So the homophobic-tendency people are off the list, and I can live with that — but what if this happens anyway, because I missed someone on the list with views I didn't know about? Has anyone else ever had a problem like this happen to them? How did you handle it? Do you have family that is prejudiced, and how did you handle knowing about their issues, and reconciling that with your wedding guests?
This is Offbeat Bride's archive of Friends & Family Advice posts.
We've got it all for you: compromising on guestlist issues, managing family expectations, negotiating wedding party dramas, rising to bridesmaid challenges, and OH so much more.
Our wedsite FAQ will be how 80% of my (very Catholic) family will have the "Surprise! I've converted to a different religion!" news broken to them, so it's important. So I figured I'd share the wording we used, in case someone was in a similar situation and wanted some wording ideas…
I know this is a space for Offbeat Brides, and not so long ago I was an one, but is there any advice to be had for those of us who are offbeat bridesmaids for more traditional brides? When my most recent engaged friend asked me to be a part of her day as a bridesmaid I was thrilled! But now… some things are making my uncomfortable. How do I explain to my bride that I want to be a part of her day, but don't want to compromise myself in the process?
I booked the reception venue, which we are only allowed to use after 6pm, way before booking the church. I did not know then that the church would only do a wedding at 1pm. So, assuming the ceremony lasts an hour, we have four hours to kill between the ceremony and the reception. What should we do with that time?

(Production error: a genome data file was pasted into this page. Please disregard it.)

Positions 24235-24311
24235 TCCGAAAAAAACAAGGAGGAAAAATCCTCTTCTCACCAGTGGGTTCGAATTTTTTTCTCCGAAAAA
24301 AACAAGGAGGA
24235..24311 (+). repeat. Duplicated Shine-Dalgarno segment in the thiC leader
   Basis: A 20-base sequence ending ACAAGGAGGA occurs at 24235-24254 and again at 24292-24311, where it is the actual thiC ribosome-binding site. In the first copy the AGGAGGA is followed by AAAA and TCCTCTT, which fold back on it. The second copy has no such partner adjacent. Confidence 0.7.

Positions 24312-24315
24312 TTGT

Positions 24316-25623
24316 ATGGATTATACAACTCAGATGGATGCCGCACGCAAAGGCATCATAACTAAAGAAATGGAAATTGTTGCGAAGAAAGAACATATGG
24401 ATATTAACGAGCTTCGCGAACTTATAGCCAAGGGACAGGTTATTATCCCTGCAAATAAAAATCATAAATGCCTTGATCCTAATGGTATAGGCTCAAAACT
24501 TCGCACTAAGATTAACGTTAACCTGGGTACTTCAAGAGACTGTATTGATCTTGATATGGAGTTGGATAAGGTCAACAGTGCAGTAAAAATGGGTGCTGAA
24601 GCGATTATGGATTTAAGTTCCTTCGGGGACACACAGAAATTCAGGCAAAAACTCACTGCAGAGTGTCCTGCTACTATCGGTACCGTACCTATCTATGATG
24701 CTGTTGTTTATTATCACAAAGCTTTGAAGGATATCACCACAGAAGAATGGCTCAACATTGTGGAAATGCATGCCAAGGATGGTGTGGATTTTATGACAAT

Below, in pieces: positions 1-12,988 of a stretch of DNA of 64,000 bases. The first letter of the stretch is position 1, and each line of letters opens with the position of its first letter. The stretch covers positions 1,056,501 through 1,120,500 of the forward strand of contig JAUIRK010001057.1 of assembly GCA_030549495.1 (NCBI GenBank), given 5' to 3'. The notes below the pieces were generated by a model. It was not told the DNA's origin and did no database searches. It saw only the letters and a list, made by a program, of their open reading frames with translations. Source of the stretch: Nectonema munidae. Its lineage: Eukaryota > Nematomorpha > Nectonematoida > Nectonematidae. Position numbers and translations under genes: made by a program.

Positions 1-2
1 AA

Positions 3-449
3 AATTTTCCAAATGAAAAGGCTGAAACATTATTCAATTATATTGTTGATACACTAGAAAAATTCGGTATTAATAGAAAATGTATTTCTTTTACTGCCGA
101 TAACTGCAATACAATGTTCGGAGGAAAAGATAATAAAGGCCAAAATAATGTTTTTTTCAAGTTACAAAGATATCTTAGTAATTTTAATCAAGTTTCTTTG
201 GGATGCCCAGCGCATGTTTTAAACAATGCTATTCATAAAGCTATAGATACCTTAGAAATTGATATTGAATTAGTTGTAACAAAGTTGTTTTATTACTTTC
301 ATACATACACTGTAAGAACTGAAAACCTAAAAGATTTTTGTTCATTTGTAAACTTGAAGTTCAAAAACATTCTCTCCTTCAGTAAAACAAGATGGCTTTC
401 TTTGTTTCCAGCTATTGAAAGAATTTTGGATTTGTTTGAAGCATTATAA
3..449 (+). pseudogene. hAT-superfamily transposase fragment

The fella and I got engaged right before we traveled home to see our families for a vacation. We both have incredibly kind, welcoming families, so I was prepared for the outpouring of joy, and I was prepared to answer the inevitable when-where-who questions, too. But then, the suggestions started rolling in… At the same time, I felt like my ideas were being dismissed out-of-hand. On our last day of our vacation, I had a minor meltdown in the car. I didn't know how to respond to the onslaught of suggestions we had received. Until I had a stroke of genius…
How do you dealing with the fact that, technology-wise, you are living in the 21st century, but your parents and their friends are not? I'm finding I'm having wedding planning complications with our evites, the online-only registries, and the concept of photo sharing.
I've come to hate the question: "How's the wedding planning going?" Because it's usually followed by someone totally shooting down my last planning decision. But here's the deal: Wedding planning is stressful enough as it is. And if I listened to and implemented everyone else's advice, then I would be planning their wedding and not my fiancé's and mine.
My future mother-in-law has decided that she is throwing me a bridal shower. My wording there is intentional — she did not ask if I wanted one, she did not ask if my bridespeeps were throwing me one (they're not, because they know I don't want one), she Just Decided.
For many reasons, I've tried to be polite and just say "no thanks," but she's insisting.
I have no interest in this event, although I realize that it is very nice of her to offer to throw me one. How do I get out of this?
There are a million reasons why someone offering to help out at your wedding will actually cause more hindrance than help. Distance, time, ability… whatever. These people are offering their help because they care about you and want your day to be as awesome as possible. So what's the best way to accommodate these helpers without pulling your hair out?
I had this whole "being a good wedding guest" thing down. Now that my own wedding has passed, I realized that there were some wedding guest mistakes I was making, despite my best intentions. These are the things I've learned about being a good wedding guest that I never would have realized until having my own wedding…